Since the initial report of Andersen-Tawil syndrome, literature has emerged emphasizing the inconsistencies in phenotypic expression and disease severity.7 Such variability has been described among kindreds, as well as among members of the same families.8 This variability has made the diagnosis of ATS difficult. In fact, half of the new patients described in the initial paper proposing the term “Andersen’s syndrome” were diagnosed only after repeated evaluations.1 Unpredictability is seen not only in dysmorphic characteristics, but electrophysiologic manifestations as well. Although ATS is inherited in an autosomal dominant pattern, given its heterogenous expressivity, a family history of associated characteristics may not be elicited. In fact, there is up to a 20% incidence of non-penetrance in individuals with KCNJ2 mutations. Additionally, up to 40% of patients with ATS do not have KCNJ2 mutations, further confounding the ability to utilize genetic screening as a diagnostic tool.5
Appreciation of dysmorphic manifestations comprise one of the three fundamental elements in the evaluation of ATS. Features initially described included short stature, hypertelorism (wide-set eyes), low-set ears, palatal defects, mandibular hypoplasia, single palmar crease, crytporchidism, and slight bilateral ptosis.4 In a recent series of 36 KCNJ2 mutation carriers, 78% had at least two dysmorphic features, the most common being clinodactyly (permanent medial or lateral curvature of a finger or toe, seen in 64%) and mandibular hypoplasia (44%).8 Other features described have included scoliosis, hyperthyroidism, vaginal atresia, and unilateral dysplastic kidney; structural cardiovascular anomalies such as a bicuspid aortic valve with or without associated coarctation, and valvular pulmonic stenosis have been reported as well.9 Also noted in one series was that the severity of facial dysmorphism did not correlate with the severity of cardiac or skeletal muscular involvement.10
Periodic paralysis serves as another key element to the clinical diagnosis of ATS. Historically, the age of onset of weakness is highly variable, though typically within the first two decades of life.10 These episodes typically will present before any cardiac symptoms, and are usually manifested following periods of prolonged physical exertion. Examination reveals a muscular weakness that is proximal in nature, and may be associated with muscle wasting. Attacks have been demonstrated in patients with varying serum potassium levels (either hypo-, hyper-, or normokalemia), though levels have been found to remain consistent among an individual kindred.2 Potassium challenges have been found to at times either induce or even successfully treat episodic weakness.1,10 Noted in one kindred was a sex-specific expressivity, with periodic paralysis appearing to segregate as an autosomal dominant trait only among males.9 Additional findings have included markedly elevated serum creatine kinase levels, normal electromyogram, and tubular aggregates or minimal mypoathic changes apparent on pathologic examination of skeletal muscle biopsy.1,8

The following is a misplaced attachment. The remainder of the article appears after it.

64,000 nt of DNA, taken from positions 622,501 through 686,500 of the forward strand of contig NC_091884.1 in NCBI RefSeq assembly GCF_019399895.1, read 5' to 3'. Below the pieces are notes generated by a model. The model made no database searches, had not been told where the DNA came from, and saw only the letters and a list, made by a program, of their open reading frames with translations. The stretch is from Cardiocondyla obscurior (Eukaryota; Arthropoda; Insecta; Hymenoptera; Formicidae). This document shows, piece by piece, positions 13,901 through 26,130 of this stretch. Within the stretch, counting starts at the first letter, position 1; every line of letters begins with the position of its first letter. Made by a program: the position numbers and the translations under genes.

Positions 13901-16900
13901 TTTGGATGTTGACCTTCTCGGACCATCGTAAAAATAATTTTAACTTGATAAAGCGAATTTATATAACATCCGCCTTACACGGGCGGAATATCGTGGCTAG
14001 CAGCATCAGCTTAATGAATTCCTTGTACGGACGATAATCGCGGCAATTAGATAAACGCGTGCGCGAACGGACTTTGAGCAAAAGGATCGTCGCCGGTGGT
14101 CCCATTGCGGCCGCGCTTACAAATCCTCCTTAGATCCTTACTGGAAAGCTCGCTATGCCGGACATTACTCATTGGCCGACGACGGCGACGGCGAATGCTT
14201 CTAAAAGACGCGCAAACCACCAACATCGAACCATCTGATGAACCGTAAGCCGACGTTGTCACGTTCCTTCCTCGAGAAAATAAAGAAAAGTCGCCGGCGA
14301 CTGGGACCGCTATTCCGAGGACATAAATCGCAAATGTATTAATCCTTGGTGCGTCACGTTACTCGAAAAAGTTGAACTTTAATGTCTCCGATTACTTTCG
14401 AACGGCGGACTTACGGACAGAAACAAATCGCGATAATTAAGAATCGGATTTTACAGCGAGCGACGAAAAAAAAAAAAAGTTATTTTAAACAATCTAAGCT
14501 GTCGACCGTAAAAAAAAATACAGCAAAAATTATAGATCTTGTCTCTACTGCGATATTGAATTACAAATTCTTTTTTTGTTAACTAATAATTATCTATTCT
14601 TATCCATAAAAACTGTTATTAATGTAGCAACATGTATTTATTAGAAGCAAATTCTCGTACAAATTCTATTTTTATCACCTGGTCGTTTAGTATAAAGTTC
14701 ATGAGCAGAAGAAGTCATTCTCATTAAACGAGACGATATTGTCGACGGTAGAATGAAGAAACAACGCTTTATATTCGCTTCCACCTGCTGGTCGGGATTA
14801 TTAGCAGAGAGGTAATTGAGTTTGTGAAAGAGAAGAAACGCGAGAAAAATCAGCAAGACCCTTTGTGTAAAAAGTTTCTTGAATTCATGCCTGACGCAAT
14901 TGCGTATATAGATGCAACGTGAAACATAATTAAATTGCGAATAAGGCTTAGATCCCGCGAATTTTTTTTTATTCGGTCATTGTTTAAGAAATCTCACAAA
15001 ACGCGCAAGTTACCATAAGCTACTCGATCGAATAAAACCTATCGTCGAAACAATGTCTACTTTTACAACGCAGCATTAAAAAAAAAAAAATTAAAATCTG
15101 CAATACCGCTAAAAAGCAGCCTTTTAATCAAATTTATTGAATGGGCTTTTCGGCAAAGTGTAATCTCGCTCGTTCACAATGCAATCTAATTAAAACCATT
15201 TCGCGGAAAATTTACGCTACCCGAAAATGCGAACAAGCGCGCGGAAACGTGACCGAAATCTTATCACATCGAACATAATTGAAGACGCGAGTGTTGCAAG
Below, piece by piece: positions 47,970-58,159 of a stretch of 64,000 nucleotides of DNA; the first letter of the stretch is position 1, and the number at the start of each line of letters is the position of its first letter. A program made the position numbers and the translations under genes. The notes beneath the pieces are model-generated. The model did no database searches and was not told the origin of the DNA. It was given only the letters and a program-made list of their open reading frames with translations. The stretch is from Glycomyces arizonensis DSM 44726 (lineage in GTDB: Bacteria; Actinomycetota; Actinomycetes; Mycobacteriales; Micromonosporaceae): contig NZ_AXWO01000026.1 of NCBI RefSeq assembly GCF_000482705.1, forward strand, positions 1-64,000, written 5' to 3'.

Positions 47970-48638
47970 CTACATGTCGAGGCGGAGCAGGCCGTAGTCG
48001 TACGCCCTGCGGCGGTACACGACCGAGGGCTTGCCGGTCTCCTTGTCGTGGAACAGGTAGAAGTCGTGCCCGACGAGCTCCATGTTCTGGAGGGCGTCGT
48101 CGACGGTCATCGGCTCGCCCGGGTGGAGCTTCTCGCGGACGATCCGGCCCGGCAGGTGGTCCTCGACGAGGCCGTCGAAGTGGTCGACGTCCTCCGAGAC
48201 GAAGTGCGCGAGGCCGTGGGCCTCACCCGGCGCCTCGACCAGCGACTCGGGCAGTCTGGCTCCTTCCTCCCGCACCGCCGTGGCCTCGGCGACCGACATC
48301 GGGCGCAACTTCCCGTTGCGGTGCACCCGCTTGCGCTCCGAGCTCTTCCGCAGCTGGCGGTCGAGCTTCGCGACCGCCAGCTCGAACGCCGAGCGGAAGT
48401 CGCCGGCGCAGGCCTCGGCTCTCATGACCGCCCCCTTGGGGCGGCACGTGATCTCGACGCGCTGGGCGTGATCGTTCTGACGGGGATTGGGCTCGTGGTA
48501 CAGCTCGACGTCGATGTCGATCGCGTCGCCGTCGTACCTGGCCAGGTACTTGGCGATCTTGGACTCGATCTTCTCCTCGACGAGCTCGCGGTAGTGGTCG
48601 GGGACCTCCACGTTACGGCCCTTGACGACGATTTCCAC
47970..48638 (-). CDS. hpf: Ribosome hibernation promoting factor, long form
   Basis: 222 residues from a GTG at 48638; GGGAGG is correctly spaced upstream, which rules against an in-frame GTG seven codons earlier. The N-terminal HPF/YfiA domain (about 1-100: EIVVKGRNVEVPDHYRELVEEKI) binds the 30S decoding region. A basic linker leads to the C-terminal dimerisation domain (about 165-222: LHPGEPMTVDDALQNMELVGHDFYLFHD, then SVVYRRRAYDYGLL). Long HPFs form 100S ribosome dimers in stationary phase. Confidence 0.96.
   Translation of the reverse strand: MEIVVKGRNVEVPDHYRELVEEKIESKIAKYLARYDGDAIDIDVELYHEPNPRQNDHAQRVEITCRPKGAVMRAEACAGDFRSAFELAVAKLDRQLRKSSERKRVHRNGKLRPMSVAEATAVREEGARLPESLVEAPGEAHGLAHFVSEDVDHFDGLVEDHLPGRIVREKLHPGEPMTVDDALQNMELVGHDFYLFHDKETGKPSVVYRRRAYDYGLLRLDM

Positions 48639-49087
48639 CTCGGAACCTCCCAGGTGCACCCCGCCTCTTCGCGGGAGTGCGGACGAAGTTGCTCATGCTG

True to its variability in phenotypic expression, there exists a wide range of electrophysiologic manifestations in ATS. Some patients have QT interval prolongation, while others demonstrate normal QT intervals. Prominent U waves in the anterior precordial leads are common in ATS.11 Although U waves can be observed in normal individuals at low heart rates or in hypokalemic states, these are described in ATS patients at higher heart rates, suggesting that this may represent a manifestation of disease rather than a normal variant.8 Associated arrhythmias range from isolated premature ventricular beats to complex ventricular ectopy and polymorphic ventricular tachycardias such as bidirectional ventricular tachycardia or less commonly torsades de pointes (see Figure 1).2,11,12 Complete right bundle branch block, left bundle branch block, bifasicular block, and first-degree atrioventricular block have also been described in patients with known KCNJ2 mutations.8,11 Both nonfatal cardiac arrest with documented torsades de pointes, and sudden death, thought to be less common relative to its long QT syndrome (LQTS) counterparts, have also been reported.13 Sex-specific expressivity of the arrhythmia phenotype has been described in 1 family, where 13 of 16 female carriers, but no male carriers, demonstrated a history of ventricular arrhythmias.9 While gender differences in cardiac repolarization are well described but not completely understood,14 hormonal modulation of arrhythmia risk is suggested by our observation that arrhythmias in ATS may be quiescent during pregnancy.
Figure 1. Ambulatory ECG tracings of ventricular arrhythmias in Andersen-Tawil Syndrome. The top panel recorded in a newborn boy with the G144S mutation in KCNJ2 shows sinus rhythm with premature ventricular beats in a bigeminal pattern. The middle and bottom panels recorded in the boy’s mother with the same mutation show runs of polymorphic and bidirectional ventricular tachycardia.